The Knit by Numbers display on the John Arbon stall at Unravel 2015.
The Knit by Numbers display on the John Arbon stall at Unravel 2015.
Beautiful Knit by Numbers in KBN 22.
Beautiful Knit by Numbers in KBN 22.

Socks

John Arbon Textiles are also well-known for their socks; I have two pairs of “The Exmoor Stroller” for you, in 75% Exmoor Blueface and 25% Nylon. The blue pair is a medium, or UK size 8 to 10, while the green pair is for small feet, at UK size 4 to 7. Find out more about the socks here.

The Exmoor Stroller socks in Small.
The Exmoor Stroller socks in Small.
The Exmoor Stroller socks in Medium.
The Exmoor Stroller socks in Medium.

Entering the Giveaway

So, how do you enter!? Please head over to the John Arbon website and let me know what your favourite product of theirs is – whether it’s a specific colour and blend of roving, or a darning mushroom. Do this by commenting on this blog post – each of the six items constitutes ONE prize, and if you have any preference for what you would like, make sure you say what you would like if you win (ensure you include sock sizes if you go for those). Prizes are drawn randomly and I cannot guarantee that you will get what you would like, but I will correspond with the winners at the relevant time.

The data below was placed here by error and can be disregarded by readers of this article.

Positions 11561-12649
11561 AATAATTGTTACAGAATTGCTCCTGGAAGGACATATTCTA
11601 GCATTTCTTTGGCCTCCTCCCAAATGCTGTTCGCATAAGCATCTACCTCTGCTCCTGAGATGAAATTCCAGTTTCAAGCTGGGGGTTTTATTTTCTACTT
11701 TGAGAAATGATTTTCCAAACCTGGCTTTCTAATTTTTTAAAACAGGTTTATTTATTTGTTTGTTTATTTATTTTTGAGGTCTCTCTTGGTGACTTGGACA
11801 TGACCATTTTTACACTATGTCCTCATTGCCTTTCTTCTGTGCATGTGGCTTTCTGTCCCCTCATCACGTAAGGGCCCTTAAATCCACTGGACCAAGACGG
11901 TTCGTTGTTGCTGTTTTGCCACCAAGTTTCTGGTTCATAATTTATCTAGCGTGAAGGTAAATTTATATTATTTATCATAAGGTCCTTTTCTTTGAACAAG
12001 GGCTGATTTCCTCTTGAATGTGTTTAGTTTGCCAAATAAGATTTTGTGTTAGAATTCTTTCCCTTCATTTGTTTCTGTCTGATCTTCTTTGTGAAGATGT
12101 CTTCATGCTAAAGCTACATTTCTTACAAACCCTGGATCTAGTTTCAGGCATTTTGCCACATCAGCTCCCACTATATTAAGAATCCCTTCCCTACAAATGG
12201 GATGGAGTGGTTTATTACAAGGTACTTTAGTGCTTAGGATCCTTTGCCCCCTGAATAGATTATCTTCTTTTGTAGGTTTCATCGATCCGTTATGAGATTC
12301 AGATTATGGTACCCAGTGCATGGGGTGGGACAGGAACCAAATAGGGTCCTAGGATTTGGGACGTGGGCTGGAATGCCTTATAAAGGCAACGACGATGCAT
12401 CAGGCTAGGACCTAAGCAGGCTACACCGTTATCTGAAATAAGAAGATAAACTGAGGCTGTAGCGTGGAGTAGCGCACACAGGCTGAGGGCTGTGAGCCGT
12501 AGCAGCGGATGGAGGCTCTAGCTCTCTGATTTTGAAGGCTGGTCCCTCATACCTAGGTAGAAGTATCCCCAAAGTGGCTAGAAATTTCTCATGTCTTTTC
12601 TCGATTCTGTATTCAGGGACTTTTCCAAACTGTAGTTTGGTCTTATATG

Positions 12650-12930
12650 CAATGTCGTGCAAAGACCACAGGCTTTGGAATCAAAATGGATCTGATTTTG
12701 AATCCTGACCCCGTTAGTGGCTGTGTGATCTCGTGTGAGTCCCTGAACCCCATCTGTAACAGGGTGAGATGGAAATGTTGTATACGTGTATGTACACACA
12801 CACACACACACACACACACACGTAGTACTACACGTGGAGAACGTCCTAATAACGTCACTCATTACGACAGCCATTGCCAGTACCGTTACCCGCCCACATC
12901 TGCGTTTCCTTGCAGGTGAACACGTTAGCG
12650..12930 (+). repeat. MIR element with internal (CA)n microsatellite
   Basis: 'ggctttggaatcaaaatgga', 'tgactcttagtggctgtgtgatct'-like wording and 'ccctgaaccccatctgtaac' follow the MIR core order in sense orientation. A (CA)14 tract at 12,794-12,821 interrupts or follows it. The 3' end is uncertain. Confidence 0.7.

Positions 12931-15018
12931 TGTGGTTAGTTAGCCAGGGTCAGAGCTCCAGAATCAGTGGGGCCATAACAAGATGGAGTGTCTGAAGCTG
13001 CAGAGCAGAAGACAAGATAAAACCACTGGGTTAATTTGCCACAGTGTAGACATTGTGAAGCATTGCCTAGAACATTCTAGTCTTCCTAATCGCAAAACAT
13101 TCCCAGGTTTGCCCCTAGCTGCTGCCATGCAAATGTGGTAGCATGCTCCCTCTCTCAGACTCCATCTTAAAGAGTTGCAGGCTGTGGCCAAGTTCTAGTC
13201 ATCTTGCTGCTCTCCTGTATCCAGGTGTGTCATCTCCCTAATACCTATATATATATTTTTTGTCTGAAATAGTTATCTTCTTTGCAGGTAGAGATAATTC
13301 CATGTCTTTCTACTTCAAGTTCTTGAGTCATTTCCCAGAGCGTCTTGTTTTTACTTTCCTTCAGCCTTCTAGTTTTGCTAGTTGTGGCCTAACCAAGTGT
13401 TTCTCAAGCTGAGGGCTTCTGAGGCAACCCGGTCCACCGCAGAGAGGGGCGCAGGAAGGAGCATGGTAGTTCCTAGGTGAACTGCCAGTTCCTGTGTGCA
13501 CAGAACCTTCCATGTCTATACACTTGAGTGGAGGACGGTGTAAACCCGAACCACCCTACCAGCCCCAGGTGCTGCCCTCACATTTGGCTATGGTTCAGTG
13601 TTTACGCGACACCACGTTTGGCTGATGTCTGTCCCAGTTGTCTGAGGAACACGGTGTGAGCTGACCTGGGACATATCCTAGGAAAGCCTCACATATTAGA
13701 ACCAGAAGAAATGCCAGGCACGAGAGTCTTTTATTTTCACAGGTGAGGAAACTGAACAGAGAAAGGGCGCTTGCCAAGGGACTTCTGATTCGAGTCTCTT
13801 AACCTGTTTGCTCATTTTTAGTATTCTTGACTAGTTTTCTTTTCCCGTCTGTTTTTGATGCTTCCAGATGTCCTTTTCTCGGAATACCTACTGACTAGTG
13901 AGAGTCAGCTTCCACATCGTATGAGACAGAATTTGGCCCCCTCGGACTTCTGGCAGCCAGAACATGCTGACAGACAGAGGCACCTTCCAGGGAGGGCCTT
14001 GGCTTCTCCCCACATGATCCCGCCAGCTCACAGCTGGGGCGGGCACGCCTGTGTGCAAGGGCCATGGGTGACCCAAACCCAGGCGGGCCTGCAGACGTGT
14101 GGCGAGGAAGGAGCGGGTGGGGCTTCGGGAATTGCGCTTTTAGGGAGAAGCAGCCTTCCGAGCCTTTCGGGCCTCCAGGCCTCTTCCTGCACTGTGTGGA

For an additional entry, watch the below video and let me know what your favourite part of it is via a comment on my blog (and not on YouTube as I have no way of getting notifications for that).

I’ll give you a hand – at 0:52, brown and white roving is squished down into a barrel, and if I were given half the chance, I would love to do something like that. It looks like the most incredible, tactile experience – and I adore the way the colours blend together too, they look like icing on a cake or something.

For up to three additional entries, you can share this post on three different social media platforms of your preference and let me know about it, making sure to link to the shared item. So that’s five possible entries for six possible prizes.

Anyone can enter, and the giveaway will close on the 15th of April 2015. Good luck!

Much love,

Corrie xx

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The Angel Socks